I bought my Cuisinart ice cream maker last summer. I used it for all sort of fresh fruit sorbets (raspberry, blueberry, blackberry, plum, peach, pear) with excellent results. I've only made ice cream with it a few times. Both times the result has been rather grainy and icey. I have made a custard of eggs, heavy cream and whole milk and combined this with pureed strawberries. Any suggestions on getting a creamy rather than icey texture.

Share this post


Link to post
Share on other sites

Do you chill the custard until it's extremely cold, preferably overnight? If not, the custard is probably taking too long to freeze, and hence, the ice crystals.

Also, is your ice cream canister being left in the freezer long enough before processing, and is your freezer cold enough? The minimum is 0 degrees F. Your ice cream maker should include guidelines on how long to freeze the canister according to how cold the freezer is. For example, with my ice cream maker (I have the Krups La Glaciere), I need to freeze the canister for at least 22 hours at 0 degrees, (although I usually freeze it longer, about 24 - 32 hours). For a colder freezer, the time would decrease accordingly.


Edited by merstar (log)

There's nothing better than a good friend, except a good friend with CHOCOLATE.

Share this post


Link to post
Share on other sites

I'm pretty sure that this was not the problem. I did refrigerate the custard overnight. I am sure that the bowl was frozen as it had been in the freezer for several weeks. I do add a little bit of alcohol to my sorbets, should I also do this with my ice cream?

Share this post


Link to post
Share on other sites

Certainly chill your base overnight and then 'spin' the ice cream the next day. Also, try and avoid using the puree, it will only thin out your custard base. Spin the ice cream base and fold in chopped strawberries or whatever your preference. If you are going to use a puree, compensate by adding more yolks to your base for thickness.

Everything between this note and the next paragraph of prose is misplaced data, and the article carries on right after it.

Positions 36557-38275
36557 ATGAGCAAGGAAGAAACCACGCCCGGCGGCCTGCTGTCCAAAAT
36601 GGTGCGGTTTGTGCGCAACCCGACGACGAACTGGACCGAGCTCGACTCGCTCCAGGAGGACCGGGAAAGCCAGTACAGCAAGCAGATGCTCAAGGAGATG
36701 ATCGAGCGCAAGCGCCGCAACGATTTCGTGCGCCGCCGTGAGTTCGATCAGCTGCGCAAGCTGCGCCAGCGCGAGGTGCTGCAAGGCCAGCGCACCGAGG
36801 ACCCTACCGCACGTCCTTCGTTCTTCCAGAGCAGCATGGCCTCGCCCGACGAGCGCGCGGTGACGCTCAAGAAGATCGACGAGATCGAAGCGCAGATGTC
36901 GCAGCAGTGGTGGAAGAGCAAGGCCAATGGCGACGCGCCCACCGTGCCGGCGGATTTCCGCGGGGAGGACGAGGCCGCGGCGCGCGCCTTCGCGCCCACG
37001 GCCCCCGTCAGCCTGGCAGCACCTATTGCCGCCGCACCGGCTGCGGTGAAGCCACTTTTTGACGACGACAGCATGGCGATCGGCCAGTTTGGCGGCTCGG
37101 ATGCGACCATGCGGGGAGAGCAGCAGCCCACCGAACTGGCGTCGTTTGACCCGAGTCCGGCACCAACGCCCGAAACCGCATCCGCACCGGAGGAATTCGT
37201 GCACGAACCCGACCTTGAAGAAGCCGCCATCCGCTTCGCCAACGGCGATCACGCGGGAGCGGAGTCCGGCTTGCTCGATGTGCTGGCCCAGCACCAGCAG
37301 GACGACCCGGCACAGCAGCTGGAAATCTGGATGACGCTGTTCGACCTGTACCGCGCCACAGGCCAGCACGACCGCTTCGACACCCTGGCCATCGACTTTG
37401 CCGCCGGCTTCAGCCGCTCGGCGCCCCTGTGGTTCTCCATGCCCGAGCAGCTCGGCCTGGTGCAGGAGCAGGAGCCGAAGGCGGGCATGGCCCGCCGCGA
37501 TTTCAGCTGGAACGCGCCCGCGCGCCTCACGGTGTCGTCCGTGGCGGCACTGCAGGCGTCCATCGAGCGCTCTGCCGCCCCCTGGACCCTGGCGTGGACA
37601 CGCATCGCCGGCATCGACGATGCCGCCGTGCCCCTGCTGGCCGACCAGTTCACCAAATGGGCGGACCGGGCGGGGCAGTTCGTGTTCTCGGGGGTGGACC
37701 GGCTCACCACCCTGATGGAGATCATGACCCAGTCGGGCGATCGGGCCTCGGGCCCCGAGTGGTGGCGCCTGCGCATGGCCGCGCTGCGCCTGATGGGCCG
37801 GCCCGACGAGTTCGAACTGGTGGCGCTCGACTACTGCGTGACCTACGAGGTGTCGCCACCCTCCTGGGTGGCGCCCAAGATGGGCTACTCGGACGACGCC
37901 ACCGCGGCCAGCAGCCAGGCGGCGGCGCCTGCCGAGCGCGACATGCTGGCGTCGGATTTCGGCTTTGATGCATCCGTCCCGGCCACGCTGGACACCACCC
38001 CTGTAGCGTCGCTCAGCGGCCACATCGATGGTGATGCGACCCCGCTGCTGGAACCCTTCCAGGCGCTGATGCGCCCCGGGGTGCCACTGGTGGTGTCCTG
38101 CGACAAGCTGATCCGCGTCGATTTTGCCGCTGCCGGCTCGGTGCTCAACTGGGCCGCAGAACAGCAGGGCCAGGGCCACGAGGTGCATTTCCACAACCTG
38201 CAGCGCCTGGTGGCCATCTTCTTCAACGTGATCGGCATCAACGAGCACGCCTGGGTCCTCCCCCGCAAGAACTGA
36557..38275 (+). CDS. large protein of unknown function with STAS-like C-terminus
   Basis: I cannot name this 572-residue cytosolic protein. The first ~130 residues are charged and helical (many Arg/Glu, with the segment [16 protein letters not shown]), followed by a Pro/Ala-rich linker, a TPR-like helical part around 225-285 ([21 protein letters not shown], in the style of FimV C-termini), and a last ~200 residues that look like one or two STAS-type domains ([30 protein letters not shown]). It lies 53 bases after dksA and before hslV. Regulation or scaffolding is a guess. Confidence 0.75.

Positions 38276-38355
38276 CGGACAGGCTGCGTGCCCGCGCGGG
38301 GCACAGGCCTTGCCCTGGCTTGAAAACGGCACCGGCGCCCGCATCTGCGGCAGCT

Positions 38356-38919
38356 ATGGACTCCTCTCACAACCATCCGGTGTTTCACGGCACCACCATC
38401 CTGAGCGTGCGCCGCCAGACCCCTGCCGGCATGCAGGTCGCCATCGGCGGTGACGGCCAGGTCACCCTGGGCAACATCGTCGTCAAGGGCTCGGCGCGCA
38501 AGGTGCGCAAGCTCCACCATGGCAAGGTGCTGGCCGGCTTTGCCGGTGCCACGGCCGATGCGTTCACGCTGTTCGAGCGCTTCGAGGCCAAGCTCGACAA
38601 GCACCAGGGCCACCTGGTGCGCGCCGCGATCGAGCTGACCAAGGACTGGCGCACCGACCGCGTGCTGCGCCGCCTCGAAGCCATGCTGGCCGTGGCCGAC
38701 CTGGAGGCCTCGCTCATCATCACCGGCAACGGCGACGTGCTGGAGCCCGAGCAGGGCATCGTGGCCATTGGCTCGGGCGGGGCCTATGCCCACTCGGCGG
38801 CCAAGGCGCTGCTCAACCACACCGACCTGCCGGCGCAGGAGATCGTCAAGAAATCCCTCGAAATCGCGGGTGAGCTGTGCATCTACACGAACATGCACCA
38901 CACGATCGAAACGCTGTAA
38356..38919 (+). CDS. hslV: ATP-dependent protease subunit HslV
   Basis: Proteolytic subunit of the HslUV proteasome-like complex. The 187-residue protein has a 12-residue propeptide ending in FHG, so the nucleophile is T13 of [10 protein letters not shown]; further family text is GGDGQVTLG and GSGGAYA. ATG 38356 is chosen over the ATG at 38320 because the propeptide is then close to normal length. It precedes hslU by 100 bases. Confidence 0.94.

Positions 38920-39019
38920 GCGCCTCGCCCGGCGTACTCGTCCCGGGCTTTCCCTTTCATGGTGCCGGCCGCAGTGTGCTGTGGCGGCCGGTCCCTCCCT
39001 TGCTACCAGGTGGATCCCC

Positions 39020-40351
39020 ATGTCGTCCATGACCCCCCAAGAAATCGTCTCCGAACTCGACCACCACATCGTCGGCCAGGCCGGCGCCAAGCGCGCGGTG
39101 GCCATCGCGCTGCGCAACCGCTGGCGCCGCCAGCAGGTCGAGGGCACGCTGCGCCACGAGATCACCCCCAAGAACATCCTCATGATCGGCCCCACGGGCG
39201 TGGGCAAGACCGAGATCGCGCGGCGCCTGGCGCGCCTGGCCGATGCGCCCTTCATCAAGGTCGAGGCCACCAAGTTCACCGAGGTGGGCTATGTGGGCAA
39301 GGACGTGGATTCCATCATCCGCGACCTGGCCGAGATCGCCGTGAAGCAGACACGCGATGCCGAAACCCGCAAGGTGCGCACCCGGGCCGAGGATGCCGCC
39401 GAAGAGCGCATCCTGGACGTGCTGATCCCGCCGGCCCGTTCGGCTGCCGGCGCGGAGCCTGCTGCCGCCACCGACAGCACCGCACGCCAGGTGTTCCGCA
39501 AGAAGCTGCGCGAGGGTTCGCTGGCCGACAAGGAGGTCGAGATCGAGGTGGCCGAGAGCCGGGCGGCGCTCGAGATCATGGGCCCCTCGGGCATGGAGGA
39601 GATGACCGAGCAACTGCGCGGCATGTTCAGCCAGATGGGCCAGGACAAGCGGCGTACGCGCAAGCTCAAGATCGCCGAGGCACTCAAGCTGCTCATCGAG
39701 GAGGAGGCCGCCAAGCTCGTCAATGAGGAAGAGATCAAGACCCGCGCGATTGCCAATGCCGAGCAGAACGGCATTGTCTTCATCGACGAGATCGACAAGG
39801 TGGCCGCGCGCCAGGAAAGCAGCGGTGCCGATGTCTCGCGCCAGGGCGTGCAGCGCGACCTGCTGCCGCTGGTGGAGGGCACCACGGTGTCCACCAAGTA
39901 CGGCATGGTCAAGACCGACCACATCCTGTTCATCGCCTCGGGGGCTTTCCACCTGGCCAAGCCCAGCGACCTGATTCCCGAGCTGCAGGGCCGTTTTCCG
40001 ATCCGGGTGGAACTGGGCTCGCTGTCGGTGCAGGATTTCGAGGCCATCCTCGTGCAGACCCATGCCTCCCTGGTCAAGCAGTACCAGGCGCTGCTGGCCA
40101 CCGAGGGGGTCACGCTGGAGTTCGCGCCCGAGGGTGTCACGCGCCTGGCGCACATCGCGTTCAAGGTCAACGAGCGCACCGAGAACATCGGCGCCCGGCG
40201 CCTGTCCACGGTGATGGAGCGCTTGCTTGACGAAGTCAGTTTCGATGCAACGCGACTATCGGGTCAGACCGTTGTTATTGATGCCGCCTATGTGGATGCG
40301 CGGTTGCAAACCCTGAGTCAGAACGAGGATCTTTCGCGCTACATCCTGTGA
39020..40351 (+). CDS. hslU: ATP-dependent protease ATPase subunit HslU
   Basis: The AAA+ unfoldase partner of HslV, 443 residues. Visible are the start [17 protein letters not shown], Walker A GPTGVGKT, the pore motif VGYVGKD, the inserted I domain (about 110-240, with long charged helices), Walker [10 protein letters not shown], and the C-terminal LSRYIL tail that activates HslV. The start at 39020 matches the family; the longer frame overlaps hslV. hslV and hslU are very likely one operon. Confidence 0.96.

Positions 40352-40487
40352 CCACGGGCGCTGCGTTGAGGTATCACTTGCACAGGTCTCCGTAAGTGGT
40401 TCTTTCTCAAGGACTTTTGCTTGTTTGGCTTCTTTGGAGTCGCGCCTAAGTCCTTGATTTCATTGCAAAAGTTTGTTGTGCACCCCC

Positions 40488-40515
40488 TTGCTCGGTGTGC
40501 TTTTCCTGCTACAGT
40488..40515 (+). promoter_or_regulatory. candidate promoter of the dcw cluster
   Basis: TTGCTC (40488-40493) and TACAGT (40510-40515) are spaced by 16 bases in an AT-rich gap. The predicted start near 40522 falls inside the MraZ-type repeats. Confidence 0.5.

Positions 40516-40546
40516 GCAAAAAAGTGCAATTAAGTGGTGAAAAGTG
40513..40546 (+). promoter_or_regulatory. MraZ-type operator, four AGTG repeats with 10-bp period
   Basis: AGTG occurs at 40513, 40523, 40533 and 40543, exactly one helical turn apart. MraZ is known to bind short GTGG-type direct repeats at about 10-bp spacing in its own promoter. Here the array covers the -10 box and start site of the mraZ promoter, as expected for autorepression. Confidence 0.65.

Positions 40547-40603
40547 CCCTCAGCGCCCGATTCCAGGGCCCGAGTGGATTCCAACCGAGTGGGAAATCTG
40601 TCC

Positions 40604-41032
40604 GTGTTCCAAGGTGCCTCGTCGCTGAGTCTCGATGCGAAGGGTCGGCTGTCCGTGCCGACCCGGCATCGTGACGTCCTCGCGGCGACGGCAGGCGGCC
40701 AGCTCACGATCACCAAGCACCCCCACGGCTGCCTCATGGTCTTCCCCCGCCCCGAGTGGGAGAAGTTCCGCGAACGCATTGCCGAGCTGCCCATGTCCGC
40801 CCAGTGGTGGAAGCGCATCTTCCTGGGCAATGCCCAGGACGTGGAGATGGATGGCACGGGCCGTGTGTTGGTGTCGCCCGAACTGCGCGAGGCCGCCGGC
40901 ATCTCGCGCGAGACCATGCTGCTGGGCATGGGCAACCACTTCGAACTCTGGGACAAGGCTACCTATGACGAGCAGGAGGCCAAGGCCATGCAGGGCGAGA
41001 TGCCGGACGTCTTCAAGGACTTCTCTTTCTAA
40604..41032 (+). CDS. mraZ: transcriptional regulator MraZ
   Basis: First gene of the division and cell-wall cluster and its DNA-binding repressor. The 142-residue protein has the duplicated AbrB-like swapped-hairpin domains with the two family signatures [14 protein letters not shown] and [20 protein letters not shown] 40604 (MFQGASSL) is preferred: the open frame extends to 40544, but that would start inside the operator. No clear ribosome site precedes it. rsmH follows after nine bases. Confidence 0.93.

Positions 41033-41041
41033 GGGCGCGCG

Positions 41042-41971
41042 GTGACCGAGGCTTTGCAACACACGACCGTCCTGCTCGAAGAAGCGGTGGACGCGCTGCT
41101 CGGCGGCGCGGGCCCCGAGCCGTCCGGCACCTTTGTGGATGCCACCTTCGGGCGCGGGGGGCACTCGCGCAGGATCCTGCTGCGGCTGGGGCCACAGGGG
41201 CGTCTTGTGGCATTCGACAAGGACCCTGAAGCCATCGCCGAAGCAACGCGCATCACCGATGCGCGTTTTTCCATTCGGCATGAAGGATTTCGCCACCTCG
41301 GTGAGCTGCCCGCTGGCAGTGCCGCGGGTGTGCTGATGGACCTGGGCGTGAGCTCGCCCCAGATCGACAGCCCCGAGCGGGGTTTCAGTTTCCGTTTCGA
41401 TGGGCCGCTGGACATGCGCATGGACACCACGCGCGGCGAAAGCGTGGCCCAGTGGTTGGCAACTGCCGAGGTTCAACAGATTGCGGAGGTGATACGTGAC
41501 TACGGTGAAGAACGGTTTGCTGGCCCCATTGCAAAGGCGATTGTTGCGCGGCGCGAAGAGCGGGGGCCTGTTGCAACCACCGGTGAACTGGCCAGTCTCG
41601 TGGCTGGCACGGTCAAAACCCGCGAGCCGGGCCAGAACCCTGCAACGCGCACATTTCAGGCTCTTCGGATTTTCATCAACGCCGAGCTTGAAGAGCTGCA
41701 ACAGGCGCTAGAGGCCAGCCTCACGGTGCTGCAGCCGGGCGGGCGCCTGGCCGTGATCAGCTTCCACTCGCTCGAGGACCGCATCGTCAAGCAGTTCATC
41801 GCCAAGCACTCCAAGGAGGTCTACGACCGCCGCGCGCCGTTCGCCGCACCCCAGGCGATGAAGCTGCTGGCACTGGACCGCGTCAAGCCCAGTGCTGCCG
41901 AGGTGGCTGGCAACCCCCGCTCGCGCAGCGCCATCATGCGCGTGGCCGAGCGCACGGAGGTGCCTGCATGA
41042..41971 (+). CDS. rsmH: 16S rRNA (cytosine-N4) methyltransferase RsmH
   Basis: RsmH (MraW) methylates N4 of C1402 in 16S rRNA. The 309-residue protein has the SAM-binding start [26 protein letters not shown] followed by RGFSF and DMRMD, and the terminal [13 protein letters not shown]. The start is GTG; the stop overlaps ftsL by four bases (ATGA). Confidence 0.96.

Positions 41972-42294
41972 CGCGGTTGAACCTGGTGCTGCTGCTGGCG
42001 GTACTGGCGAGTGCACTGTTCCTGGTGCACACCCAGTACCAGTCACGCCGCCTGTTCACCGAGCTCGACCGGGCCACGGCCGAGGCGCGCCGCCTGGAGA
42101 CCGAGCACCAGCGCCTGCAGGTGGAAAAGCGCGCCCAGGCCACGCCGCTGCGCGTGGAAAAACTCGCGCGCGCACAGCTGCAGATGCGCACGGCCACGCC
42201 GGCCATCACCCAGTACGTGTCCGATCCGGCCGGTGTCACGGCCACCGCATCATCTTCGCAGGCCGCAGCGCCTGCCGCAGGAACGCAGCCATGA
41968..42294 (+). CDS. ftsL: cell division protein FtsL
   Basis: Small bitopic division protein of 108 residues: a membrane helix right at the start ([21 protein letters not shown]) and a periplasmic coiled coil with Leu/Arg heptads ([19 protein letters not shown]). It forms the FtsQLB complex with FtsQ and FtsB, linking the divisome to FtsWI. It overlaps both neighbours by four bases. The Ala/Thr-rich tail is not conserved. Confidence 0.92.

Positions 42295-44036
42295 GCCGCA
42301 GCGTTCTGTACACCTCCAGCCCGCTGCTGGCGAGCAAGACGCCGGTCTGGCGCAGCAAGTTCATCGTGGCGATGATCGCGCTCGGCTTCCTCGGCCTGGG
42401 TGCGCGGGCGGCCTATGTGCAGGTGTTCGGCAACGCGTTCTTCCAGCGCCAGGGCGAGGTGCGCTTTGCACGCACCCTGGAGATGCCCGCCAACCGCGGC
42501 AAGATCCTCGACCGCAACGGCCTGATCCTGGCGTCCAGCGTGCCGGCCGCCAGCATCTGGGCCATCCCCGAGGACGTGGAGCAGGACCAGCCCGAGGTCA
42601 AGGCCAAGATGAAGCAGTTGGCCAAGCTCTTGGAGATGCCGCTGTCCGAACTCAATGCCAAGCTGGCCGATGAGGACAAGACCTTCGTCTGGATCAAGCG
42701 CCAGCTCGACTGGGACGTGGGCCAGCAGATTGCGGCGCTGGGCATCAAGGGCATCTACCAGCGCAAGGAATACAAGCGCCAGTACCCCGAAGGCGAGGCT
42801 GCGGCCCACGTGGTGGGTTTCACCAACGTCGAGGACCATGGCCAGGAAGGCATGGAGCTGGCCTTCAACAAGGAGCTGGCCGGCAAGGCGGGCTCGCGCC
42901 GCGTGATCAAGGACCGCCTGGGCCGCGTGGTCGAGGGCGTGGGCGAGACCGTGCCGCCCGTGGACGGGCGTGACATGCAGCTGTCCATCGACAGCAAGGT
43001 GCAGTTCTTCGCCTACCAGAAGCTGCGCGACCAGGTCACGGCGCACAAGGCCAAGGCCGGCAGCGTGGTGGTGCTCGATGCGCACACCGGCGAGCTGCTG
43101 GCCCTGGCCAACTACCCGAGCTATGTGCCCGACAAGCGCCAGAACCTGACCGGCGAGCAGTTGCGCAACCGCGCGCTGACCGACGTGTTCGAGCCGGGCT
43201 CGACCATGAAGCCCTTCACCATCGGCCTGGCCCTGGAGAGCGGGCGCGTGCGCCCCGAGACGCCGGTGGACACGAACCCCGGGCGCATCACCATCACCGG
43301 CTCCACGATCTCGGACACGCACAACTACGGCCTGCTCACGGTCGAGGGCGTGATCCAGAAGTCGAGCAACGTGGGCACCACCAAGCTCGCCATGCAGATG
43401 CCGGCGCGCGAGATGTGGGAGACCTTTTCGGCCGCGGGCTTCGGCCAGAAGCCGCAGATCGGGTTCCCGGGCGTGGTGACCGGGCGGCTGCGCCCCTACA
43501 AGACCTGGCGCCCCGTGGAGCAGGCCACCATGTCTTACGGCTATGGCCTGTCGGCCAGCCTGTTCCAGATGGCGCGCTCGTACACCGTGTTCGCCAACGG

Share this post


Link to post
Share on other sites

By just pureeing the strawberries and adding it to the custard releases too much water into the ice cream base, causing your ice cream to be icy. I've had luck with either one of the following methods:

Crush the strawberries and mix it with some of the sugar and let it stand room temperature for about an hour to allow the berries to release some of its juice Chill and add to the cold custard. I use all cream for the custard.

or

Quarter the berries and cook it with some of the sugar for about 20 minutes until jam like. Chill and mix in with the chill custard. I generally use 1 part milk to 2 parts cream for the custard.

Hope this will give you a smooth rich ice cream.

Share this post


Link to post
Share on other sites
Do you have a refractometer (sp?) I think all the restaurants who make ice-cream and sorbets have one to check the consistency.

For sorbet, there's the egg test.

Wash an egg, then float it in the cooled mixture. If it floats high enough that a 'dime-sized' part of the egg is above the liquid level, you've got enough sugar.


May

Totally More-ish: The New and Improved Foodblog

Share this post


Link to post
Share on other sites

As others have said, make sure the mix is cold. Warm mix is a common cause of iciness. Make sure the strawberries are also cold before you add them. Since you did cool your mix, the problem could be a lack of dissolved solids. Adding a half cup of dry milk per quart will improve the texture. Or replace some of the milk with evaporated milk.